Huckabee's plan to transform Social Security would restructure taxes so that everybody—including "illegals, prostitutes, pimps, drug dealers, all the people who are freeloading off the system now"—would be contributing. 

This isn't the first time Huckabee has talked about pimps. In January he accused Jay-Z of being a pimp for exploiting his wife Beyonce. 

Kasich is Against Gay Marriage, Still Unconditionally Loves Gay People

When asked about gay marriage John Kasich perfectly skirted the party line while appealing to the majority of Americans who support gay marriage. 

"I'm an old-fashioned person here, and I happen to believe in traditional marriage," said Kasich. "The court has ruled and I said we'll accept it ... because somebody doesn't think the way I do doesn't mean I can't care about them and can't love them. If one of my daughters happened to be that, of course I would love them and accept them."

The answer went over well among liberals and conservatives alike.

"In a night of clowning, buffoonery and ideological absurdity, John Kasich deserves an award as the candidate most resembling a human," wrote Heer in our live blog. "His answer on gay marriage was quite touching. Not sure this will help him at all with voters."

The seven Republican candidates who didn't make the cut for Fox News' prime-time debate gathered earlier on Thursday for what some commentators derisively called the “kiddie table.” Indeed, "electability" was the topic of the first round of questions, which boiled down to: Why on Earth do you think you have a chance of winning the Republican nomination? Here are the key moments.

Graham: I Have a "Simple" Plan for Defeating the Islamic State

Lindsey Graham went out of his way to demonstrate his foreign policy bona fides by claiming he has a "simple strategy" to defeat ISIS.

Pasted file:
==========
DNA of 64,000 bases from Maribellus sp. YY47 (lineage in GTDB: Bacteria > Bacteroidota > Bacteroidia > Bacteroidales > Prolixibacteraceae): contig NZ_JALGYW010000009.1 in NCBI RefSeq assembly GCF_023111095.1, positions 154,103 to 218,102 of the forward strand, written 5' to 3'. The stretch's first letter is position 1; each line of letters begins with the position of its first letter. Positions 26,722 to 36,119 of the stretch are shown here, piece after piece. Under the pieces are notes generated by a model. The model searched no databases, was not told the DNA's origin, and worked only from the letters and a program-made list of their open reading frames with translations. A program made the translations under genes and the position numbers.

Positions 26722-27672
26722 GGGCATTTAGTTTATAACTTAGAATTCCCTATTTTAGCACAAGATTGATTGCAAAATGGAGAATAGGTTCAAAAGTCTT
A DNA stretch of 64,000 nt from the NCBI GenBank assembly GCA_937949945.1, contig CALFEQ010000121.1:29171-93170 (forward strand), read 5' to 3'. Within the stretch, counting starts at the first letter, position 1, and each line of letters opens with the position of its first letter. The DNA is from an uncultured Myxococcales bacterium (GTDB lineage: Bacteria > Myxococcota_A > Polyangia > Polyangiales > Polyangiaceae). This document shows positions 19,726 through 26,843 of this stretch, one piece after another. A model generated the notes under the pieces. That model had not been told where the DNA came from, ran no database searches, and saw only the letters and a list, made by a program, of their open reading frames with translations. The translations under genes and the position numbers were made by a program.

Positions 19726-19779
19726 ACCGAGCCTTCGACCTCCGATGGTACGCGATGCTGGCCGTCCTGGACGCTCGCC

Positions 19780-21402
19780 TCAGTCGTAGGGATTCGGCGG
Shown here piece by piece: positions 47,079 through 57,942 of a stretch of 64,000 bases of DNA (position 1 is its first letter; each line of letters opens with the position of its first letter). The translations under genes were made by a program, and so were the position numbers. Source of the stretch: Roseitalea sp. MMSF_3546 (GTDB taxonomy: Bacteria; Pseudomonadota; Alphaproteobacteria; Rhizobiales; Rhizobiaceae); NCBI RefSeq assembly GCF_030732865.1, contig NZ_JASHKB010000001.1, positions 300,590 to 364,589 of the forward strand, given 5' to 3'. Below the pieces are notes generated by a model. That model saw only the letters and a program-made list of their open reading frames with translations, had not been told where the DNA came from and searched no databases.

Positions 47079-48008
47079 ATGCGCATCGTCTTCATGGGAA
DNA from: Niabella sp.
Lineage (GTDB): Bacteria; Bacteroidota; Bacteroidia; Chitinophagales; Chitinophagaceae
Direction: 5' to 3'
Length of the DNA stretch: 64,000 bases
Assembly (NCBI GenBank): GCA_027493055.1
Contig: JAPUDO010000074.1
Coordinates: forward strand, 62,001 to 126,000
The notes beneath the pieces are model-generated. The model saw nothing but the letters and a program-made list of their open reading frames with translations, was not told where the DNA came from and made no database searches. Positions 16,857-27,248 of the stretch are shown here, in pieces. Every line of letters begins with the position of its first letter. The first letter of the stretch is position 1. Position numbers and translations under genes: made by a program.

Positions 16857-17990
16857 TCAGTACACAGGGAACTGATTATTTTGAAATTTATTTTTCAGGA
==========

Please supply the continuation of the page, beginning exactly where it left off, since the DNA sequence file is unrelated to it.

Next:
"If you're running for president of the United States and you don't understand that we need more American ground forces in Iraq ... you're not serious about destroying ISIL," said Graham. "I've got a very simple strategy as your president against ISIL. Whatever it takes, as long as it takes, to defeat them." 

His campaign was so proud that they tweeted the quote immediately:

Catchy, but maybe "simple" isn't what you want when it comes to foreign policy.

Rick Perry Makes Another Meme-Worthy Gaffe 

This is less a highlight than a lowlight. According to Perry, immigration has been a problem ever since someone named "Ronald Raven" gave amnesty to four million people without actually securing the border.

It doesn't appear as disastrous as his 2012 debate gaffe, when he forgot the name of the third federal agency that he wanted to shutter, and at least he had the good sense this time not to say "oops." But Twitter had fun with it anyways.

Perry did redeem himself somewhat at the end of the debate. Asked to describe Hillary Clinton in two words, Perry proposed three words instead—and remembered all of them.

Will Carly Fiorina be Promoted?

Resplendent in pink, former Hewlett-Packard CEO Carly Fiorina seems to have won the “kiddie table” debate. "On Fox, the consensus is Carly won," Elspeth Reeve wrote on the New Republic live blog. "In a panel of pundits, Brit Hume says Fiorina clearly dominated. Juan Williams argues she seemed ready for the presidency, while the rest did not. ... Fox contributors Katie Pavlich and Jedidiah Bila agree. Todd Starnes says she was 'looking and behaving very presidential.'"

Google data supports the notion that Fiorina won. Searches for her name surged over the course of the debate, and by the end she had even surpassed the candidate who will be front and center at Thursday's prime-time debate: Donald Trump.

The post has been updated.